Get Grounded

Renewable Energy System Grounding Basics
Intermediate

Inside this Article

Three wires for a standard plug
Three wires for a standard plug
Nonmetallic (NM) sheath cable
Nonmetallic (NM) sheath cable, commonly used in 120 VAC wiring in North America.
A ground rod
A ground rod (grounding electrode) keeps all grounding system components at the same voltage level relative to the earth.
Equipment grounds
Equipment grounds prevent a potentially shocking electrical imbalance between any and all metal parts in both AC and DC systems. Shown: A ground lug on a PV module frame.
Inverters usually have both AC and DC equipment ground terminals
Inverters usually have both AC and DC equipment ground terminals—both should be utilized.
A common AC circuit breaker.
A common AC circuit breaker.
AC distribution panel
The equipment grounding conductors are connected (or bonded) to the grounded AC neutral conductors at only one place in an electrical system—usually in the AC distribution panel (seen here before the installation of the branch circuit breakers).
A lightning arrestor
The immense voltage and current in a lightning strike turn silicon inside a lightning arrestor from insulator to conductor, creating a direct path to ground.
Three wires for a standard plug
Nonmetallic (NM) sheath cable
A ground rod
Equipment grounds
Inverters usually have both AC and DC equipment ground terminals
A common AC circuit breaker.
AC distribution panel
A lightning arrestor

Ask ten renewable energy installers about system grounding and you’ll likely get ten different opinions as to what the National Electrical Code (NEC) requires, and what the correct methods are to meet those requirements.

After installing dozens of systems and teaching hundreds of classes about solar-electric (photovoltaic; PV) products and systems, I finally figured out the problem—grounding involves three different purposes and three major parts. If that weren’t bad enough, the same terms are often used when describing these multiple purposes and parts. No wonder people find grounding so confusing! But it doesn’t have to be that way. Here’s a simple guide to help you understand the basics of grounding.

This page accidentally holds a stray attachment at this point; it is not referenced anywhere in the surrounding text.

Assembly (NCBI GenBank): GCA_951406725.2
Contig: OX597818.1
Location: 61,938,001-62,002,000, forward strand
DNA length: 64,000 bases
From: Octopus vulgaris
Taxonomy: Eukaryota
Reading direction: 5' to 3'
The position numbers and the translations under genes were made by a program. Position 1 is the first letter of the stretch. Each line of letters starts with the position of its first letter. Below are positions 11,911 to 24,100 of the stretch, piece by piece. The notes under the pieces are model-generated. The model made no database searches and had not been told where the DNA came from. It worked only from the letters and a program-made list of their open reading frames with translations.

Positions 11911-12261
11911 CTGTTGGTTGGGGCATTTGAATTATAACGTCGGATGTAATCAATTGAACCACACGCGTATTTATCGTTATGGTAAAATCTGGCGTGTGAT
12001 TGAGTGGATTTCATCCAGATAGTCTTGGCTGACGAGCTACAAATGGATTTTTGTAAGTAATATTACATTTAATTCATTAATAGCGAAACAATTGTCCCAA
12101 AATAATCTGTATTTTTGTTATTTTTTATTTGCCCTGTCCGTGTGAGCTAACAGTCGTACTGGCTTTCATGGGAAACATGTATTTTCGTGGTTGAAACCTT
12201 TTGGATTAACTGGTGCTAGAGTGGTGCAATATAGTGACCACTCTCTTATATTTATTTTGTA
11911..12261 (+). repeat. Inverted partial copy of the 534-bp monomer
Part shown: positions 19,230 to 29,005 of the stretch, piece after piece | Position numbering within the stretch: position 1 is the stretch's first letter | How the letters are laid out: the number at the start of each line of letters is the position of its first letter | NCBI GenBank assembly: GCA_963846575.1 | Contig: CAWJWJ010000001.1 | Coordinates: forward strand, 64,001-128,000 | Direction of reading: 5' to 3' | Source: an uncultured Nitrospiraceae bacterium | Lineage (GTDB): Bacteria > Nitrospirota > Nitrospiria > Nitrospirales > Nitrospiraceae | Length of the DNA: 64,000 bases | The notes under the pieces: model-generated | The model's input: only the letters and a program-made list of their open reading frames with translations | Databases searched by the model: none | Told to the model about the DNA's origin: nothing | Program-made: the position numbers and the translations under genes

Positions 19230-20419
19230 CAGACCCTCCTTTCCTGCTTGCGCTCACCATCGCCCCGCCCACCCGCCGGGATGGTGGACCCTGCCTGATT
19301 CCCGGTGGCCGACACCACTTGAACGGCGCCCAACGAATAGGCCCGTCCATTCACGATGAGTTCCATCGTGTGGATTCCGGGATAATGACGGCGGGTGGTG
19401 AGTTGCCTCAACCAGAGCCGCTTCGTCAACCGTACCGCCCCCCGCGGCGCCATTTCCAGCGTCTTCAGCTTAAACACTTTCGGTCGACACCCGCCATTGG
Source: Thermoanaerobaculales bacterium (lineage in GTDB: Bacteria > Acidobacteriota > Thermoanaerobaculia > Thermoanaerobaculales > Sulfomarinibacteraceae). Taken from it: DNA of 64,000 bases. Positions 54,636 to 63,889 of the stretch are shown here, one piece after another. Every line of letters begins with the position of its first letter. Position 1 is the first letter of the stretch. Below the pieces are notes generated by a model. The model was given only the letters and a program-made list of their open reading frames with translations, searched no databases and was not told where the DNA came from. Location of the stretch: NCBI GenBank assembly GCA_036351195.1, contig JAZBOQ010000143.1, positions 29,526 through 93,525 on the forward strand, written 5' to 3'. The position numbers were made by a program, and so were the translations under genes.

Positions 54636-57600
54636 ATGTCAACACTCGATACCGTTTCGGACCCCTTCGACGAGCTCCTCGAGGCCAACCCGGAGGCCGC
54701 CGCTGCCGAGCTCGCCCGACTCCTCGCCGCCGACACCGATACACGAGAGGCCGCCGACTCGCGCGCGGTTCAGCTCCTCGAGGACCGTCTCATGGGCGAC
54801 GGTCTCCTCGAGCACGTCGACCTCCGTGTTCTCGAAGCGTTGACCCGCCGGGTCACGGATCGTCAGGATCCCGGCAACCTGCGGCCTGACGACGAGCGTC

Three Purposes

The primary purpose of a grounding system is to reduce the risk of shock (and possible electrocution)—and there’s nothing confusing about why we want to do that. Electrocution or shock occurs when electricity flows through your body instead of through the normal electrical wiring system. Proper wiring and grounding will prevent this from occurring.

To protect against this risk, the standard, code-compliant practice is to connect all of the exposed metal parts of an electrical system together and then tie this system to the “ground” or earth. If two metal enclosures are electrically connected together with a wire, there will be no voltage difference (potential) between them. If the ground you are standing on is at the same voltage level as the metal enclosures, there won’t be a shock hazard if the enclosures become energized due to faulty wiring and you happen to touch them, since there will be no voltage difference to push the electricity through your body.

The second purpose of a grounding system is to provide a way to trip a circuit breaker if a ground fault in the system occurs. A “ground fault” occurs when the electricity flows through objects not intended to carry current, such as an enclosure or a person. When the system is properly grounded, the ground wires will provide an easy, low-resistance path for the fault currents, allowing high enough currents to trip a breaker.

Tripping the breaker reduces the risk of electrocution, protects the circuit’s electrical wiring from overheating (and possible fire) due to overcurrent conditions, and also makes it easier to identify the location of the hazard. The grounding system becomes a temporary path for the electric fault long enough to cause the circuit’s breaker to trip or fuse to blow. Having individual circuit breakers on each circuit in your home helps you or your electrician isolate the fault, find the problem, and fix it.

The third purpose of a grounding system is to reduce the potential for damage from lightning. Lightning can damage your renewable energy (RE) equipment or household appliances by forcing high currents and voltages through electrical equipment or causing arcs between a product’s electronic components that were not designed to handle these high-level voltages.

By providing a separate path for the flow of the lightning’s energy, and a way for it to dissipate back to the earth, sensitive electronics can be “shielded” from damage. Without a proper grounding system, your expensive inverter or charge controller can become the route for this energy, with unfortunate results.

Three Parts

All grounding systems can be divided into three different parts:

  • Grounding electrode
  • Equipment grounds
  • Grounded conductor

Too often these three parts get confused, the different terms are used interchangeably, or each part is just called “ground.” It’s much easier to discuss the topic of grounding if we use the proper terms for each part or function involved.

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